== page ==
Those of us who have been obsessed with horror since the early days of the internet have known “Rotten” Ryan Turek for years. He was even influential in the creation of Dread Central, so we consider him family. These days, he’s best known as the Director of Development at Blumhouse and a producer of the box-office smash Halloween, which reunited original Laurie Strode actress (and icon) Jamie Lee Curtis with original Michael Myers actor Nick Castle.
We were lucky enough to catch up with Turek last month for an extensive sit-down that covered a vast spectrum of topics. Of course, we talked about Halloween at length, but we also discussed his career path from horror blogger to industry insider, including his popular Shockwaves horror podcast and his documentary Still Screaming: The Ultimate Scary Movie Retrospective.
Enjoy Part 1 of our exclusive interview below and check back for Part 2 next Friday, when we’ll take a deep dive into what it was like being an integral component of one of 2018’s hottest horror success story.
Ryan Turek: Yeah, what would you like to know?
DC: Just give us an overview. Those of us in journalism have known you for years but now there are all these Halloween fans getting to know you for the first time.
RT: The overview, let’s see. I moved out to Los Angeles in 1999. The whole goal was to be a screenwriter. I would say that my two biggest inspirations were Kevin Williamson [Scream screenwriter] and Andrew Kevin Walker [Se7en screenwriter]. And I moved out here and realized real quick that I needed a part-time job just to make some money and cover the incredibly expensive cost of living. Especially since my screenwriting career didn’t flourish as quickly as I had hoped. So, I took a part-time job, but I was always very vocal on horror message boards, trading VHS tapes and talking to people about movies. And then I would review movies on message boards or talk about some of the gossip I’d hear in Los Angeles. And basically, my writing career as a horror journalist/horror blogger began with creature-corner.com, which no longer exists. I did that for a while; I was writing alongside others like Johnny Butane and going under the name “Rotten Ryan”.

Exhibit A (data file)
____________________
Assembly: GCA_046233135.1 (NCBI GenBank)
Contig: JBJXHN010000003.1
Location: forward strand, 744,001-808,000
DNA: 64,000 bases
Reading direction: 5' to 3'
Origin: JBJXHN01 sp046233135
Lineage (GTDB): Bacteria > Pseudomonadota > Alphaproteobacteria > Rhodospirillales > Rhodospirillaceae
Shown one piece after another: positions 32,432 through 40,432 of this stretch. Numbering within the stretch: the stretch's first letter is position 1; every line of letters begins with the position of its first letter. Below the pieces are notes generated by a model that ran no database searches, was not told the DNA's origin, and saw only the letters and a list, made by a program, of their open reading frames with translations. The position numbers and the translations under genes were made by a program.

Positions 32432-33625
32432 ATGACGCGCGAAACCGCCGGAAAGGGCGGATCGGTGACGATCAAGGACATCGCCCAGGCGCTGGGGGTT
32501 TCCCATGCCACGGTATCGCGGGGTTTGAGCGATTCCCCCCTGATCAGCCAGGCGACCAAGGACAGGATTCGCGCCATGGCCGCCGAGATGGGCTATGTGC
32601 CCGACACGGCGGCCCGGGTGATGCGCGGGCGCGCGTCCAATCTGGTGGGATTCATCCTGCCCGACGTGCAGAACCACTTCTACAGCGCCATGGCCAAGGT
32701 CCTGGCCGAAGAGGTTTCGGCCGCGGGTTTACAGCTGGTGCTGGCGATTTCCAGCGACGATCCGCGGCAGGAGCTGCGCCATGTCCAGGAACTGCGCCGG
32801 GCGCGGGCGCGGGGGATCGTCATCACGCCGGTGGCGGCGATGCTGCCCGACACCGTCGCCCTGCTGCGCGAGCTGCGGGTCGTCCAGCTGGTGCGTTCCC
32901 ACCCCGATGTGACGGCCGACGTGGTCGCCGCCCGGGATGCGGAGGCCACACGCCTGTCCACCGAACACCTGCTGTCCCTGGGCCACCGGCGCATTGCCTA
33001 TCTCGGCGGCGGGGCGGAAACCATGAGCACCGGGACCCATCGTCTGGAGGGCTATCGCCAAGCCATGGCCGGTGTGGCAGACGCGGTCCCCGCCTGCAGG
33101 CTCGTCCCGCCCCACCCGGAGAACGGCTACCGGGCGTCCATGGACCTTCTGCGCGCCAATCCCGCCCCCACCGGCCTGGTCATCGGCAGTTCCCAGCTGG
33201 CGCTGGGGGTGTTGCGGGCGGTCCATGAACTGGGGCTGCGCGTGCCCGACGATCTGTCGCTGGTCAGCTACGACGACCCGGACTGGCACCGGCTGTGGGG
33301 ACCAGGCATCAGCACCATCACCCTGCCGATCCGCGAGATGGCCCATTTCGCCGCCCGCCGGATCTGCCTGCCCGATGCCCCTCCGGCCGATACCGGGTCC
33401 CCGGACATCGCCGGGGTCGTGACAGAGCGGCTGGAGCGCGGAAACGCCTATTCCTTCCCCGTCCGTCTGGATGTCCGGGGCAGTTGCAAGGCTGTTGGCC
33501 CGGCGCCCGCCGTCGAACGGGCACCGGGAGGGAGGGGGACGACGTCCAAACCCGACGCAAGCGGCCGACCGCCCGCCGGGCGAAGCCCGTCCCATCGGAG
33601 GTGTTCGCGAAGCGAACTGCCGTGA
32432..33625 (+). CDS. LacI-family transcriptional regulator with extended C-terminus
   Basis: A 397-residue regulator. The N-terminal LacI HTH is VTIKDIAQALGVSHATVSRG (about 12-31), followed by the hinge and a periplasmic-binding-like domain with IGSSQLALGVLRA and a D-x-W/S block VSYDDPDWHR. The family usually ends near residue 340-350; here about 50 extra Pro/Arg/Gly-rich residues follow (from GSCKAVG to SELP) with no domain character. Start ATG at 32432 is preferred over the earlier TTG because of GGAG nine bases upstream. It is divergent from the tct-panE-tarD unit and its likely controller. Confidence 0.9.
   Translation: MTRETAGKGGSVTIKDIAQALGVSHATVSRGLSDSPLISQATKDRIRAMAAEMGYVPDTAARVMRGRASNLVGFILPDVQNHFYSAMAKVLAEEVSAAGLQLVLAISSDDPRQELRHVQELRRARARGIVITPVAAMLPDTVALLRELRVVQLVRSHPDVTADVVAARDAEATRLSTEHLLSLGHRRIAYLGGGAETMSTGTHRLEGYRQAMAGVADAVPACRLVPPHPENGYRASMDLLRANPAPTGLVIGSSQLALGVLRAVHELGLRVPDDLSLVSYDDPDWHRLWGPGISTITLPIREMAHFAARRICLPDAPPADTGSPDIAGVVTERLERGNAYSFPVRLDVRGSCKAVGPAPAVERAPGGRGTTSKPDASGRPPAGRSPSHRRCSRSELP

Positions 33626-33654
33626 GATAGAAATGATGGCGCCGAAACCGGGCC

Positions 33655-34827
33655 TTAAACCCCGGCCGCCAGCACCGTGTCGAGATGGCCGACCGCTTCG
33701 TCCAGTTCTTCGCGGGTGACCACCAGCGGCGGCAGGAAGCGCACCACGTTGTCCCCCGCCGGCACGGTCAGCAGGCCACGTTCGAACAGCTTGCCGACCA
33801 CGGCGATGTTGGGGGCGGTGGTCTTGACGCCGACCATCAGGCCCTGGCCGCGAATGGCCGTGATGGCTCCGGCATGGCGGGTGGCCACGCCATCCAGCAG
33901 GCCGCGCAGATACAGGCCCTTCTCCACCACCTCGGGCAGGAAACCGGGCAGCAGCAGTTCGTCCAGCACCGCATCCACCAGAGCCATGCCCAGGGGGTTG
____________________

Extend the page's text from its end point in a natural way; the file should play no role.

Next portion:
Then we had met Steve Barton, Dread Central’s “Uncle Creepy” himself, and we had gone down some paths with him under a company called The Horror Channel (short-lived). But along the way, Dread Central was born out of this partnership. So, Dread Central continued on and we created a name for the website. But, as a blogger or horror journalist, when you’re working part-time, you hope to get out of that and make your writing your full-time career. At the time, no one was getting paid at Dread Central, so I left to work for Fangoria for a couple years along with doing some stuff for Rue Morgue Magazine. Then I heard about a company run my Coming Soon Media and they were going to do an offshoot horror website and they wanted me to be the Editor and Chief. They offered me a full-time position with a salary and benefits, and it was music to my ears; I thought, “Now I’ve made it! I’m my own boss! I can work from home in my underwear and do whatever I want!” Finally, I’d made running a horror website my living. But, boy, have things changed since then!
DC: I was going to ask if your transition from horror journalist to industry insider was something you did intentionally or if was it something that just kind of happened, but it sounds like going into blogging was always an offshoot of your desire to be a screenwriter. Is that correct?
RT: That is correct. When you’re a spec screenwriter you’re not being paid; your stuff is just floating around town and you’re hoping for that one person who’s going to read it and make it. I’m more of an instant gratification kind of guy (or, I was). I really wanted people to read my writing, so this was an opportunity for people to hear my voice and hear what I had to say about the horror genre. So, it was an extension of it, and I think over the 14 years I did it, there was a desire to explore getting into the industry: Being more creative and producing.